8. Haha, no I read it all Feathers, I like to be objective, it is you who painted the rosy picture without the criticism of it. If your an objective Historian what account would you believe? That written by an active members of the CNT? Gaston Leval is no historian, he is a promoter of his own revolution. Peirats is again auto bio-graphing, he was the CNT newspaper editor for gods sake! not an historian. Fraser is a pioneer of oral history, who''s book is described as a "a peerless account of the Spanish civil war, carefully constructed from interviews with participants on (drum roll please) both sides" by fellow (left wing) historian. He was also a lifelong socialist. Did all Germans embrace fascism? no the majority were coerced by fear and the nationalistic fervour, especially on the outbreak of war. After reading what you posted I merely added some objectivity to your terribly one sided and un-objective description of events. But as you say, intelligent people will make up their own minds based on the weight of evidence. You talk of Capitalist propaganda earlier yet are quite happy to write a purely Socialist/Marxist one. I like to be objective, I don''t have any particular entrenched political ideal and I look at each issue on its merit. I wish more people did rather than embracing unthinking partisanship.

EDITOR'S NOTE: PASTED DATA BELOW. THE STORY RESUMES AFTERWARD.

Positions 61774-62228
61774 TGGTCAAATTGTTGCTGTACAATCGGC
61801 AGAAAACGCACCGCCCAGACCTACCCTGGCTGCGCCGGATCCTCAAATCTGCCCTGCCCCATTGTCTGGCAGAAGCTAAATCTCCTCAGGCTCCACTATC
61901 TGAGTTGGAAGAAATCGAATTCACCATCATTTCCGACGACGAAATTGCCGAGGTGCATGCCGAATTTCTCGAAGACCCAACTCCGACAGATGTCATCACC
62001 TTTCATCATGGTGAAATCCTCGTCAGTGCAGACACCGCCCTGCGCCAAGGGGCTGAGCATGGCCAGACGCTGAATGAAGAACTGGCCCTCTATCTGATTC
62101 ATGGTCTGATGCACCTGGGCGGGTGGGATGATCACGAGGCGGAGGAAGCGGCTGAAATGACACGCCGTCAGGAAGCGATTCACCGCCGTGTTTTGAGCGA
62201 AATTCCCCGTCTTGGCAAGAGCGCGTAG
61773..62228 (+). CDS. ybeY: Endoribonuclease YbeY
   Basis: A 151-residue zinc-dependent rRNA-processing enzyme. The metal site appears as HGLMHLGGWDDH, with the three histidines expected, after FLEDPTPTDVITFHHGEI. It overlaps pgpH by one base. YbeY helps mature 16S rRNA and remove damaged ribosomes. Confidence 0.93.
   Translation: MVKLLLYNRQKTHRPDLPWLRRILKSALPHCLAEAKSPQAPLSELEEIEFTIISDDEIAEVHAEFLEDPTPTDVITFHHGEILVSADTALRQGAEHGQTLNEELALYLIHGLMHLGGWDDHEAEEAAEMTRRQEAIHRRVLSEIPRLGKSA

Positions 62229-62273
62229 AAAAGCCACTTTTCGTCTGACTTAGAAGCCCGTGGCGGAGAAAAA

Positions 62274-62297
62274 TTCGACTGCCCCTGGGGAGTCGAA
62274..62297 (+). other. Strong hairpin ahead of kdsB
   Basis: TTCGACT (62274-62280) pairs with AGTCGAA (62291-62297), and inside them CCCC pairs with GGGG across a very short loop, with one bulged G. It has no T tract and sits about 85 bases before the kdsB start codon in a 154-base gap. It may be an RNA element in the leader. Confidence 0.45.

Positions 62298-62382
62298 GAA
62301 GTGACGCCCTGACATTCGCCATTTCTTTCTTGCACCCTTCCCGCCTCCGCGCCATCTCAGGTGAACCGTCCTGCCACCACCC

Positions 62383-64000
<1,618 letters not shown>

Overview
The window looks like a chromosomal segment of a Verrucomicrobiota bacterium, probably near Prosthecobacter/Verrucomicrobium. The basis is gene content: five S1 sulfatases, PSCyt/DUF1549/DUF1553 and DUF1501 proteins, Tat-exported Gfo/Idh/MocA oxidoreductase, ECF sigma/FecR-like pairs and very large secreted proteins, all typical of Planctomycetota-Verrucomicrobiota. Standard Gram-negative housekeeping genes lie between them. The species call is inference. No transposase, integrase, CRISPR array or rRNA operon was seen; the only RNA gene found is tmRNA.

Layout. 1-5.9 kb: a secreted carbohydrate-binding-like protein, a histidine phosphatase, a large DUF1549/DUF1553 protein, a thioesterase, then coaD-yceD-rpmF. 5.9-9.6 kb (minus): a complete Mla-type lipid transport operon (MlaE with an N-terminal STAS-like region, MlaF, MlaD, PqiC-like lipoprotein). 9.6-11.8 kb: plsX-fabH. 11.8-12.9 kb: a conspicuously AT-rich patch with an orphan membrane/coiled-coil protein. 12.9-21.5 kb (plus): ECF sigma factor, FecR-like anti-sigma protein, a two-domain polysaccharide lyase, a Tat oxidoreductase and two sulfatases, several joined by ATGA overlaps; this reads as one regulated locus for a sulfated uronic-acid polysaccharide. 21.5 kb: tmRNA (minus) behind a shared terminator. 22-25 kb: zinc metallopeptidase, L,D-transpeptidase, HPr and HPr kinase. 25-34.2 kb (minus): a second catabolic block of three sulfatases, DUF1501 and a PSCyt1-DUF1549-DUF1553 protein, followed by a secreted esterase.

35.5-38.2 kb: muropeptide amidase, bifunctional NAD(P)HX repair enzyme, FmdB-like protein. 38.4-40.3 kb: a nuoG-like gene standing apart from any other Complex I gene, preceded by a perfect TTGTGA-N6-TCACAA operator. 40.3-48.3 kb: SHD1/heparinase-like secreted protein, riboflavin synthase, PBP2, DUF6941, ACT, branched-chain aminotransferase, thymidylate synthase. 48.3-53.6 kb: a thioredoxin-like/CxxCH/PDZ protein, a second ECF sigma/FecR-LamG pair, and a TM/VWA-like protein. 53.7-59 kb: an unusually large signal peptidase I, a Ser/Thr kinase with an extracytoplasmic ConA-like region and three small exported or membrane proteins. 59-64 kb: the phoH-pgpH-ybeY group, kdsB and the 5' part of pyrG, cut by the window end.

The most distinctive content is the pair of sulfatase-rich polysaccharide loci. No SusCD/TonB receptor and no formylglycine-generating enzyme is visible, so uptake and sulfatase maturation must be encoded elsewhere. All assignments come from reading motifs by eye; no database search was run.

9. Two sides to every story feathers: Criticism of the Spanish Revolution has primarily centered around allegations of coercion by anarchist participants (primarily in the rural collectives of Aragon), which critics charge run contrary to libertarian organizational principles. Bolloten claims that CNT-FAI reports overplayed the voluntary nature of collectivization, and ignored the more widespread realities of coercion of outright force as the primary characteristic of anarchist organization "Although CNT-FAI publications cited numerous cases of peasant proprietors and tenant farmers who had adhered voluntarily to the collective system, there can be no doubt that an incomparably larger number doggedly opposed it or accepted it only under extreme duress...The fact is...that many small owners and tenant farmers were forced to join the collective farms before they had an opportunity to make up their minds freely." He also emphasizes the generally coercive nature of the war climate and anarchist military organization and presence in many portions of the countryside as being an element in the establishment of collectivization, even if outright force or blatant coercion was not used to bind participants against their will. "Even if the peasant proprietor and tenant farmer were not compelled to adhere to the collective system, there were several factors that made life difficult for recalcitrants; for not only were they prevented from employing hired labor and disposing freely as their crops, as has already been seen, but they were often denied all benefits enjoyed by members...Moreover, the tenant farmer, who had believed himself freed from the payment of rent by the execution or flight of the landowner or of his steward, was often compelled to continue such payment to the village committee. All these factors combined to exert a pressure almost as powerful as the butt of the rifle, and eventually forced the small owners and tenant farmers in many villages to relinquish their land and other possessions to the collective farms." This charge had previously been made by historian Ronald Fraser in his Blood of Spain: An Oral History of the Spanish Civil War, who commented that direct force was not necessary in the context of an otherwise coercive war climate. "Villagers could find themselves under considerable pressure to collectivize - even if for different reasons. There was no need to dragoon them at pistol point: the coercive climate, in which ''fascists'' were being shot, was sufficient. ''Spontaneous'' and ''forced'' collectives existed, as did willing and unwilling collectivists within them. Forced collectivization ran contrary to libertarian ideals. Anything that was forced could not be libertarian. Obligatory collectivization was justified, in some libertarians'' eyes, by a reasoning closer to war communism than to libertarian communism: the need to feed the columns at the front." Michael Seidman has suggested there were other contradictions with workers'' self-management during the Spanish Revolution. He points out that the CNT decided both that workers could be sacked for ''laziness or immorality'' and also that all workers should ''have a file where the details of their professional and social personalities will be registered.'' He also notes that the CNT Justice Minister, García Oliver, initiated the setting up of ''labour camps'' and that even the most principled anarchists, the Friends of Durutti, advocated ''forced labour''. Such policies obviously contradict the basic principles of anarchism. Yet, anarchist authors have sometimes understated the problems of workers'' self-management in the Spanish Revolution. For example, while Gaston Leval does admit that the collectives imposed a ''work discipline'' that was ''more strict'' than that of the former capitalist owners, he then restricts this comment to a mere footnote.